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The package of thin-sliced chicken breasts that has been sitting in your refrigerator for days needs to be either cooked or tossed. But coming up with a recipe that'll bring out the taste of the chicken without smothering it in a sauce mystifies you. And you know that just plopping the breasts into a skillet makes them turn into shoe leather. What's a person to do? First, don't fret! Thin cut chicken breast recipes are not only tasty, they're easy, creative and leave you satisfied. Hungry for a specific taste? Incorporate special seasonings into your recipe, and your chicken breast slices make a stellar meal.

Chicken – Meet Your Maker

Boneless and thin sliced chicken breasts need the help of good seasonings, slow cooking and a coating that'll give a nice crunch without overpowering the chicken. The delicate, thin slices don't stand much of a chance on their own. Low in fat, high in protein, when prepared correctly, they'll soon be a frequent visitor to your table.

Thin Chicken Breast Coatings

If you've ever seared thin-sliced chicken breasts on their own, you'll have discovered that unless you brown them to death, their color is so pale as to be unappetizing. That's where the coating comes in. Flour not only adds heft to your chicken, it helps during the browning process and gives it the crispy crunch your mouth enjoys.

Flour is the go-to coating for thin chicken breasts. You can use, not only all-purpose flour, but whole wheat, rice, gluten-free, corn and potato starch flours as well. And if you have a bag of almond flour in the pantry, it'll give your chicken a "South Seas" crunch. Each type of flour gives a different taste, but none overwhelms the chicken.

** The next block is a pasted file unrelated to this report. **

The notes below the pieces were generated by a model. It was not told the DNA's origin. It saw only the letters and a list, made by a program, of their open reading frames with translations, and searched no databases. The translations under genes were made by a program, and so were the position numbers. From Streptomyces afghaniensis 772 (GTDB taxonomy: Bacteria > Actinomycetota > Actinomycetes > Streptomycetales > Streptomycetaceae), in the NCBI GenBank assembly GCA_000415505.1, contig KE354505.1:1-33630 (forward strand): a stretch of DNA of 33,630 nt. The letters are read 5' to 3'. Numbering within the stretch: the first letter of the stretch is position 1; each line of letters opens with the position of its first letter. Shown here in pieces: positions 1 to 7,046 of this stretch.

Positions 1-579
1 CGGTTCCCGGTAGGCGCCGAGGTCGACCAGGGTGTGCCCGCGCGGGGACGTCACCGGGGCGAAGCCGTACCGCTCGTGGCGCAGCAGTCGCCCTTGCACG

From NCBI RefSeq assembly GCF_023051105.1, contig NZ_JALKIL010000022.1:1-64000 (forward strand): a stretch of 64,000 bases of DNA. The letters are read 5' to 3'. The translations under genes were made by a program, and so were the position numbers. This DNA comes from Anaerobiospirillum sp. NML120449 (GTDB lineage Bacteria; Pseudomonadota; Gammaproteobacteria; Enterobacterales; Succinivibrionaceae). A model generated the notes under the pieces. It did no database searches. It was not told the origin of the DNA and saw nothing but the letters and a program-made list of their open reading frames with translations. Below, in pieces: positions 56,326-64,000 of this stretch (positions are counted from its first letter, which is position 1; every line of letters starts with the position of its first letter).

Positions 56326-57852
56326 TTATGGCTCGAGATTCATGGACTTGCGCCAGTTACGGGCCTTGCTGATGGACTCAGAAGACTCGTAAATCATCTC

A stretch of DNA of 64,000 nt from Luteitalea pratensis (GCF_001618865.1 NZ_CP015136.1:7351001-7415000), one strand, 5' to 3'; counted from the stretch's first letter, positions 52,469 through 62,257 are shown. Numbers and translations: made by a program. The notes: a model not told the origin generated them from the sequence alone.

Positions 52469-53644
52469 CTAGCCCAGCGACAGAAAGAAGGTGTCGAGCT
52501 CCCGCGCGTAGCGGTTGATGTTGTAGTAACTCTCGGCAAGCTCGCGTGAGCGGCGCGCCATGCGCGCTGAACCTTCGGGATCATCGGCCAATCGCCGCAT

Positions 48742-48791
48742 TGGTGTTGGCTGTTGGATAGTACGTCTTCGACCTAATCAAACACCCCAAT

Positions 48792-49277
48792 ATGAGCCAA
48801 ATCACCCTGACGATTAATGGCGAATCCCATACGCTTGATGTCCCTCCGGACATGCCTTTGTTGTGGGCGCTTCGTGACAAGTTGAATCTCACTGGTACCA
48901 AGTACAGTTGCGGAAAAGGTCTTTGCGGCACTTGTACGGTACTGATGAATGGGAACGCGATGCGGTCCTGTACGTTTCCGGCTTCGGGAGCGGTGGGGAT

From Coating to the Pan

Once you've brought your chicken breasts to room temperature and towel-dried them, they're ready to be coated. In a large bowl, mix the flour and any seasonings you want to include. Garlic powder, salt, pepper, red chili flakes, chopped cilantro, and French or Italian seasonings add personality. Just don't use freshly chopped garlic – it'll burn during the sauteing process and give your chicken a bitter taste.

Gently place the pieces into the bowl, one by one, and cover them completely. Shake them out and place them on a kitchen towel or paper towel until all are ready for the skillet.

Sauteing the Chicken Breasts

Pour olive oil into a skillet and heat until the oil is wavy. One by one, add the chicken pieces and wait for them to sizzle. Each piece should take no longer than 5 minutes on each side to get the color you want and to be fully cooked. A meat thermometer reading 165 degrees Fahrenheit tells you when they're ready for dinner.

In less than 15 minutes, you've taken those wimpy pieces of chicken breast and turned them into golden nuggets. Spray a little lemon juice on top or serve with a dip of Thai chili sauce to ratchet up your meal.

Cooking in the Oven

Thin cut chicken breasts can also be prepared in the oven. Lightly oil a shallow roasting pan and heat the pan for 5 minutes at 350F. Lay the chicken pieces, either floured or just seasoned, into the oil, cover the pan, and let the chicken cook until it reaches 170F on your meat thermometer, or for about 25 minutes.

Turn on the Grill

Grilling also works when cooking thin sliced chicken breasts. Just keep them at least 6–8 inches from the heat source and oil the grill slats just before placing the meat over the fire. Turn the pieces several times and slather your favorite flavoring sauce as they cook. Remove when the internal temperature reaches 170F. This should take anywhere between 10–20 minutes, depending on the thickness of the slices.

About the Author

Jann Seal

My seventh grade English teacher didn't realize what she was unleashing when she called me her "writer," but the word crept into my brain. I DID become a writer. Of advertising copy, dialogue and long-term story for several network soap operas, magazine articles and high-calorie contents for the cookbook: Cooking: It AIn't Rocket Science, a bestseller on Amazon! When I'm not writing, I'm cooking!